CAAF will hear oral argument in the Air Force case of United States v. Busch, No.15-0477/AF (CAAFlog case page), on Wednesday, October 7, 2015. The case questions the maximum authorized punishment for the offense of sexual abuse of a child in violation of Article 120b(c) (2012), with the following issue:

At the time of appellant’s alleged sexual abuse of a child offense, the President had not set the maximum punishment for the offense. The military judge used a later-enacted executive order to set the maximum punishment, even though it increased the confinement range from one year to fifteen years. Was the Ex Post Facto clause violated?

The appellant in Busch pleaded guilty to multiple offenses, including one specification of sexual abuse of a child in violation of Article 120b(c) (2012) for exposing his genitals and masturbating while the child watched via Skype. He committed that offense on multiple occasions, and he pleaded guilty to doing so between on or about February 1, 2013, and on or about May 20, 2013. Of note, like the granted issue, the appellant’s brief repeatedly uses the word alleged to describe the appellant’s misconduct, even though the brief does not asserts that his plea was improvident or otherwise flawed, and it seeks only to reverse the sentence.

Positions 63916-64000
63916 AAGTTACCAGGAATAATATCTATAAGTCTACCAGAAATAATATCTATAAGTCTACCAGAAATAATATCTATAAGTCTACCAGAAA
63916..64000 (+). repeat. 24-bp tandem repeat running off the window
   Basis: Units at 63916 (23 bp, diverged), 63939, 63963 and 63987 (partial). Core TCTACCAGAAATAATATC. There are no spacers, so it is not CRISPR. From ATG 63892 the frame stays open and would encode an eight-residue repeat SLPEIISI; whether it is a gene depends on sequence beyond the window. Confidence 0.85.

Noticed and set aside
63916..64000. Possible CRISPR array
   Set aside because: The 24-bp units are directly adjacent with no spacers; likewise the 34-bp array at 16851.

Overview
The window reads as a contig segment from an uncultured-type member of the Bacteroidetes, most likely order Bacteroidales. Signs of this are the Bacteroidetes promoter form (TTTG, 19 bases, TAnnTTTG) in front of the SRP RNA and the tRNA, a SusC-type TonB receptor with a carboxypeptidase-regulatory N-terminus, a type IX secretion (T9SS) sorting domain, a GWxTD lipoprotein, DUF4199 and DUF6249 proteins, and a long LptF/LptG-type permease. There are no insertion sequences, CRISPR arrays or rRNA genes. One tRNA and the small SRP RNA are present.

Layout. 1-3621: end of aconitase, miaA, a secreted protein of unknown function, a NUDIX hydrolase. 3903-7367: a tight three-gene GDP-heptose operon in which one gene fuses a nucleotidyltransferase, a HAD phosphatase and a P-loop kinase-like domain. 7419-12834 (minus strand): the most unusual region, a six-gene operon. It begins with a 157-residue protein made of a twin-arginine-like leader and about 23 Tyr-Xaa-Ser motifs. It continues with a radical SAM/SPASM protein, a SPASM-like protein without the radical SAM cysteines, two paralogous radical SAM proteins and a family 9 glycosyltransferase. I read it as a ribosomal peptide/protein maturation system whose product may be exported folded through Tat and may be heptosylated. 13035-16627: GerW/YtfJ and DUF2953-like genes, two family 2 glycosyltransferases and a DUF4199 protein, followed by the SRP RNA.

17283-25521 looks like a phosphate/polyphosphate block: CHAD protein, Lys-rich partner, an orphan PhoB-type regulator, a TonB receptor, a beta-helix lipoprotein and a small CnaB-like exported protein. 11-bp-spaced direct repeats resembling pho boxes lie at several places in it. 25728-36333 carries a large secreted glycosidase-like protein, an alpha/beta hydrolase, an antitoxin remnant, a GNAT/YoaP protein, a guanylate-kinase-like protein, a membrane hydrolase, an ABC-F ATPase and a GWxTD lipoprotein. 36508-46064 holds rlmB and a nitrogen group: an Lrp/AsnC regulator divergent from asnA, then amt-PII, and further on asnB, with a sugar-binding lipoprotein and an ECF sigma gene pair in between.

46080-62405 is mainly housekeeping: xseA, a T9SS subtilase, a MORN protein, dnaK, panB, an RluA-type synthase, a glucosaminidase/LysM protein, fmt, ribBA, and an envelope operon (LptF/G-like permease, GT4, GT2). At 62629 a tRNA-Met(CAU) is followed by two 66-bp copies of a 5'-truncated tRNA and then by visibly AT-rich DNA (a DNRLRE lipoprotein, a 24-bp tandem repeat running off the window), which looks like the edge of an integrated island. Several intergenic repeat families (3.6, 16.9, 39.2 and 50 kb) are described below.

When the appellant pleaded guilty, the military judge informed him that the maximum punishment he faced included confinement for 22 years and 1 month. The appellant elected to proceed with his plea and was sentenced to confinement for six years, reduction to E-1, total forfeitures, and a dishonorable discharge. There was no pretrial agreement.

Of the 22 year and 1 month maximum confinement sentence calculated by the military judge, 15 years of that was for the appellant’s sexual abuse of a child. CAAF’s review focuses on how the military judge reached that determination, and whether it is correct.